MEETH: improving language interpretation

Improving language interpretation: How one hospital uses a tablet-based app

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Author: Diana Crai, Director of Strategic Deployments, Equiva

Upon taking a role as the manager of patient experience and culture leader for a Manhattan-based hospital, Kerry Donohue, MSN, RN, identified several opportunities to advance patient engagement initiatives. One focused on a key social determinant of health (SDOH): improving language interpretation.

In its summary of Language and Literacy as a SDOH, the US Healthy People 2030 initiative states that “trained interpreters and bilingual healthcare providers improve patient satisfaction, quality of care, and health outcomes for individuals with limited English proficiency. Overall, there is a need for health care providers and organizations to be more active in developing and employing strategies to meet the language and literacy needs of diverse populations.”

Donohue identified a cumbersome process to deliver audio-only language interpretation services to day surgery patients at Northwell Health’s Manhattan Eye, Ear & Throat Hospital (MEETH). Clinicians faced several challenges including:

  • Landline telephone devices being used to set up three-way calls were stored in locked nurse’s station cabinets.
  • Devices had two handsets limiting the ability of anyone besides the patient and a single caregiver to interact in real-time with the interpreter.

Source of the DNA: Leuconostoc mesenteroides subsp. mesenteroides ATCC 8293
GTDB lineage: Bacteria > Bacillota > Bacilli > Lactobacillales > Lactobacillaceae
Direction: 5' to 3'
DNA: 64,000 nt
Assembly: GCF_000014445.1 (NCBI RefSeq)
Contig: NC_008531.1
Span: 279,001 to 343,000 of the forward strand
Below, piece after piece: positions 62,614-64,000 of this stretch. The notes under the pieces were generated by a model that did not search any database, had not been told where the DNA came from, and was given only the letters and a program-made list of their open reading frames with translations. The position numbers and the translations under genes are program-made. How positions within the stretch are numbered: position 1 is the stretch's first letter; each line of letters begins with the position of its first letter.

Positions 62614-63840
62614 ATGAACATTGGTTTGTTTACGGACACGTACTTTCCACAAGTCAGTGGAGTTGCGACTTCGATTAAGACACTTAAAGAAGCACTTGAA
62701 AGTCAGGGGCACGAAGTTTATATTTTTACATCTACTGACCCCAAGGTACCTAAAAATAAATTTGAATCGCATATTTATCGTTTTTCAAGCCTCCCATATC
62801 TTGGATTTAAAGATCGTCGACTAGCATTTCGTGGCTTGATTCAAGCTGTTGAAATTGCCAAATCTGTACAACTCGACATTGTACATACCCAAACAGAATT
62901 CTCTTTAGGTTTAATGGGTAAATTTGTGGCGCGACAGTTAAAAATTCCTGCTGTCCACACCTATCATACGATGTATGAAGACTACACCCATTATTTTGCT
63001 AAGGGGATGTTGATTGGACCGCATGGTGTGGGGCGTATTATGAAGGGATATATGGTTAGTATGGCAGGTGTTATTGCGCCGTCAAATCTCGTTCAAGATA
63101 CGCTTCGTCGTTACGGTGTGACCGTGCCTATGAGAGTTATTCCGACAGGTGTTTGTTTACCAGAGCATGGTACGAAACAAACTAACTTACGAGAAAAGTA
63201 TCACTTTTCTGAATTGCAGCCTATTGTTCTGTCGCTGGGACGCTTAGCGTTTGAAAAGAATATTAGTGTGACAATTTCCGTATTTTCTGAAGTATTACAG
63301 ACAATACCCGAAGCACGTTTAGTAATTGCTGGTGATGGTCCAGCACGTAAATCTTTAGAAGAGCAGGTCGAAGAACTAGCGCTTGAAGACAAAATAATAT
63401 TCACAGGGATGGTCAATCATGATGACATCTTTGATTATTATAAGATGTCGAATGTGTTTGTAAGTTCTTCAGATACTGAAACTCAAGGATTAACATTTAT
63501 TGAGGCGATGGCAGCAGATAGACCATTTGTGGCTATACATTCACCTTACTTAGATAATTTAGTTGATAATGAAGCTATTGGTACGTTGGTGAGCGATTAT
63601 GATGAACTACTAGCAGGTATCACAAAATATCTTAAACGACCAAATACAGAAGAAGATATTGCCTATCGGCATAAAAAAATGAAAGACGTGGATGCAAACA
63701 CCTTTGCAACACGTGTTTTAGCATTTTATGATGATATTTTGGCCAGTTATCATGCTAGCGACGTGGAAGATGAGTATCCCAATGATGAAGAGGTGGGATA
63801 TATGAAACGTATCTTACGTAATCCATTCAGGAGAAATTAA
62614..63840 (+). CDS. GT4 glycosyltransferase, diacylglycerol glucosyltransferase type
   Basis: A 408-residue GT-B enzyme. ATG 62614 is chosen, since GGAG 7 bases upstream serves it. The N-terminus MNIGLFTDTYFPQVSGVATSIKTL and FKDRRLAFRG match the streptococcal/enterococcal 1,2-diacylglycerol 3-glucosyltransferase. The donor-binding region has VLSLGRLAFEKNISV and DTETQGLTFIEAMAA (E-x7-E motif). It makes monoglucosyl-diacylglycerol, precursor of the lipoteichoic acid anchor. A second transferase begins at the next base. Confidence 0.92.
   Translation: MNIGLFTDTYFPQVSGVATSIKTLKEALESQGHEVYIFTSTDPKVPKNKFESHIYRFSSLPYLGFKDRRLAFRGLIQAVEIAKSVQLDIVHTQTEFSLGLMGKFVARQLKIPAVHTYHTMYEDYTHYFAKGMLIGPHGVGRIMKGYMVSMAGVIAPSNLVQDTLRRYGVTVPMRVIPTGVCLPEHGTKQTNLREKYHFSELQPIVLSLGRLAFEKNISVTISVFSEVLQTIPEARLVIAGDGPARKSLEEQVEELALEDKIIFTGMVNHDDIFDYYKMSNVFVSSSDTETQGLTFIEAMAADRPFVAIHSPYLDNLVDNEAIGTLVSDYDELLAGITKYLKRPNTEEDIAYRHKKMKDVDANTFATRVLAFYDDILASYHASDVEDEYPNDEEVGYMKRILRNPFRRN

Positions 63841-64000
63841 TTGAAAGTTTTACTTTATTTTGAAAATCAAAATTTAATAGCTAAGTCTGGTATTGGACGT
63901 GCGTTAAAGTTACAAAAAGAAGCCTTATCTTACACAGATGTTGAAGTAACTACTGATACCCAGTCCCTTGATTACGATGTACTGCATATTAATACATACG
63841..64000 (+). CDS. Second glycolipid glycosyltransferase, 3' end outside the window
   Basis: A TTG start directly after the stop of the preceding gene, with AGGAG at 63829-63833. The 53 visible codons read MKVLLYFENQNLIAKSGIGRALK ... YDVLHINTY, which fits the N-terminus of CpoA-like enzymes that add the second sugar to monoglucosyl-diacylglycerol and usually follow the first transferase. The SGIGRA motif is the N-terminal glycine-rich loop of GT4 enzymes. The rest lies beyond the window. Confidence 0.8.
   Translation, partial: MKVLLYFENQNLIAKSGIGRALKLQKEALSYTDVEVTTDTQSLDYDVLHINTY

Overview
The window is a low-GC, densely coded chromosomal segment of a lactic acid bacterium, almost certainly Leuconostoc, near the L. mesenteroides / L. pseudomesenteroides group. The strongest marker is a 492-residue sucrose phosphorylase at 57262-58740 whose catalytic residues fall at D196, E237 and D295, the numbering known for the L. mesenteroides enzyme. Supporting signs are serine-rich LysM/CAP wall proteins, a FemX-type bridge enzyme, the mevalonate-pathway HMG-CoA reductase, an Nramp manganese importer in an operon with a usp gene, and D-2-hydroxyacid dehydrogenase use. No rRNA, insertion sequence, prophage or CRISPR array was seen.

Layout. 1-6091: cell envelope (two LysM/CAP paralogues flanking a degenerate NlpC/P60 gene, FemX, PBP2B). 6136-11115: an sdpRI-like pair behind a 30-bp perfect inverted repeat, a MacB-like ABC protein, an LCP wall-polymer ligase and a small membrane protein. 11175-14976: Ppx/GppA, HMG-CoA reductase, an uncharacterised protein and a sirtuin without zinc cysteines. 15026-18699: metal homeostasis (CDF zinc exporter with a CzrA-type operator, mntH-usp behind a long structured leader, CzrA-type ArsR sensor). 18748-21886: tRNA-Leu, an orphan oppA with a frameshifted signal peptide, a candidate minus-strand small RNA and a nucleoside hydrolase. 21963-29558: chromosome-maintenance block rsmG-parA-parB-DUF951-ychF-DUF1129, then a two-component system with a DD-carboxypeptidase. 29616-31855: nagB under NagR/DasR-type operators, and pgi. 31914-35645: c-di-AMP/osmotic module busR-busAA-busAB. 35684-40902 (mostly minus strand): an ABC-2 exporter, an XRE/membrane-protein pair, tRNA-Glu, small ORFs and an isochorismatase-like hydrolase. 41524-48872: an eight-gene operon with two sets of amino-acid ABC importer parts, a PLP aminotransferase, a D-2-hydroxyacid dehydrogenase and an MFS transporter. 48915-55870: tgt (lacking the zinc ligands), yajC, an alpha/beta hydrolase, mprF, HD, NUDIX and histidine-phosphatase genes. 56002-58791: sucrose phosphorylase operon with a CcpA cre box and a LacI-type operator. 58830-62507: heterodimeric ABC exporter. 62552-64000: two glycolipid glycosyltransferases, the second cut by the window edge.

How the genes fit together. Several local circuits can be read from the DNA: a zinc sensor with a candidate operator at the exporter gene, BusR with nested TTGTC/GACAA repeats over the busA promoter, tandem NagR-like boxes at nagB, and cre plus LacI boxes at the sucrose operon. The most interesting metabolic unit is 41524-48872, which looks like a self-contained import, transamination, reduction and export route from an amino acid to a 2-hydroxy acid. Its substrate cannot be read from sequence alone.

• The devices supported audio-only interpretation.

A MEETH patient experience team learned that language interpretation services could be added to the hospital’s Equiva-powered tablets used in all pre-op and post-op patient bays. When deployed in May 2020, these tablets served primarily to provide entertainment in rooms where TVs were not provided.

“I could see how satisfying it was for nurses to provide tablets to patients and let them know they can stream TV, listen to relaxing music, mediate, read the paper, and play games,” Donohue said.

The process to add a language interpretation application to Equiva tablets was quick and easy, and the benefits of improving language interpretation are plentiful. These include:

  • Workflow is streamlined and patients respond favorably
  • Caregivers are better equipped to respond more quickly and thoroughly
  • The hospital’s tablet functionality now extends beyond entertainment

Donohue described a recent situation where the technology supported a rapid response situation. After a visitor collapsed in a hallway, staff and code team members realized the patient did not speak English but rather Mandarin. “I quickly grabbed an Equiva tablet. Within seconds, we were live with a video-based interpreter. With this technology, we have no excuse to be delayed due to language barriers. The solution plays a critical role in helping us care for patients and it can even be lifesaving,” she said. 

Our industry is keenly aware that health inequities are far too prevalent. Equiva supports effort to advance health equity by providing SDOH-centric solutions that can be delivered quickly, easily and cost-effectively. In this case, we address language as barrier to care. By providing one-touch, always-on access to interpreters via mobile devices, we enable patients, loved ones, and clinicians to collaborate in a highly effective and efficient way. We advance patient experience initiatives. And we support efforts to improve clinical and financial outcomes. 

Now’s the time to reduce digital health disparities and advance health equity for all.

Read this customer success story to learn more about MEETH’s challenges, solution and results

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